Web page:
UH-Manoa rated among ‘Best Value Colleges’
Even as the University of Hawaii at Manoa is raising its tuition, the Princeton Review still ranks its undergraduate programs as one of 165 "America's Best Value Colleges" for 2008.
Annual expenses to attend UH-Manoa
Resident tuition: $5,136
Nonresident tuition: $14,400
Room and board: $7,185
Books and supplies: $1,145
Financial aid statistics
Freshmen receiving need-based aid: 32%
Undergraduates receiving need-based aid: 32%
Average freshman loan: $7,637
Average freshman need-based aid: $4,839
Source: Princeton Review
"It's a noteworthy commentary on the fact that we are a good value based on the fact that our tuition is affordable and we offer outstanding academic and research capabilities," said UH-Manoa spokesman Gregg Takayama.
According to its Web site, the Princeton Review surveyed students last year at more than 650 schools and looked at academics, tuition, financial aid and student borrowing to come up with its list.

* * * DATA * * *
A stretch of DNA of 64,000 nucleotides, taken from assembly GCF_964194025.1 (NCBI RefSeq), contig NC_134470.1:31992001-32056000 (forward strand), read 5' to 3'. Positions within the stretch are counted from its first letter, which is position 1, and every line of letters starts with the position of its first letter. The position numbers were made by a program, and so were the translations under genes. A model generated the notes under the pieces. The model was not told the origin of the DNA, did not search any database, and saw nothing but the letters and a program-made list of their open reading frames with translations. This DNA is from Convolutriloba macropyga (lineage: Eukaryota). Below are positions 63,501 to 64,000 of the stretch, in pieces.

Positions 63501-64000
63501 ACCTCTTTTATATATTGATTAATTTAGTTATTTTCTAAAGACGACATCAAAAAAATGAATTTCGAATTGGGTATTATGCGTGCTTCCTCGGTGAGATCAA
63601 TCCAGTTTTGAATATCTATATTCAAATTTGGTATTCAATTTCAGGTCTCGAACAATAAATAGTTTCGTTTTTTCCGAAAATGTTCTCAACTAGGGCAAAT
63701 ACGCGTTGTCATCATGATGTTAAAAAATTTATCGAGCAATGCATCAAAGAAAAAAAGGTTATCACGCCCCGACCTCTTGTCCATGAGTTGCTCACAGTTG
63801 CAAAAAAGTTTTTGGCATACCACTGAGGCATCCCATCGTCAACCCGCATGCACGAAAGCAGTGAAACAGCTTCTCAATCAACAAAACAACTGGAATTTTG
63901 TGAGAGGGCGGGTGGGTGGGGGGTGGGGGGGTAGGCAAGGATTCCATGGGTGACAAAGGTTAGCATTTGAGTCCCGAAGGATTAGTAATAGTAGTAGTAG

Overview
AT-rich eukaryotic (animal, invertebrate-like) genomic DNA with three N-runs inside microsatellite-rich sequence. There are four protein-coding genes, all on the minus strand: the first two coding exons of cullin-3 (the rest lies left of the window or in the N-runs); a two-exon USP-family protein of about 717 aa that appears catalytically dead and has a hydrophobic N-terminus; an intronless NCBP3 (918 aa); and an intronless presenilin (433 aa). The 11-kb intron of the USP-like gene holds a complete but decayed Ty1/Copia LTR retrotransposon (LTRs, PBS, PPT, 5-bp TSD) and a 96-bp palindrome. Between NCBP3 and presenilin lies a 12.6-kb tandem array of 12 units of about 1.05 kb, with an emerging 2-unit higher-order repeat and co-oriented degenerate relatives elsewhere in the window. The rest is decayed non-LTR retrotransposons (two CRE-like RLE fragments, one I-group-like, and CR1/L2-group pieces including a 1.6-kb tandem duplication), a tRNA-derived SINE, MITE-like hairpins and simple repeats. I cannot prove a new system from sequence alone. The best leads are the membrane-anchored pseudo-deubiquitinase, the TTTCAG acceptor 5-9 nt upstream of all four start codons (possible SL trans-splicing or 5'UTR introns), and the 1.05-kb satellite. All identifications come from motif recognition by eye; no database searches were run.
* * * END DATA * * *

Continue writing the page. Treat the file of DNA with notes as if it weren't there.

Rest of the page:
The review also ranked UH-Manoa as a best value in its 2007 and 2006 editions.
Princeton Review names it top 10 "Best Value Colleges" but does not rank the rest of the schools. UH was listed among the best 165 values but not among the guide's top 10 colleges.
The ranking comes as UH-Manoa is in the second year of a six-year tuition increase that will increase what residents pay by 140 percent from last year. Next year's resident undergraduate tuition of $5,136 a year will rise to $8,400 a year in fall 2011. For nonresidents, tuition will be $14,400 next year and will rise to $23,232 in four years.
"The challenge (in increasing tuition) was to strike a reasonable balance between providing affordability and providing resources," Takayama said.
The review also lists UH-Manoa as one of 122 "Best Western Colleges" and among 361 "Best Colleges" for 2007.
But Manoa is also ranked in some dubious categories as "Long Lines and Red Tape," "Professors Make Themselves Scarce," "Dorms Like Dungeons" and "Least Happy Students."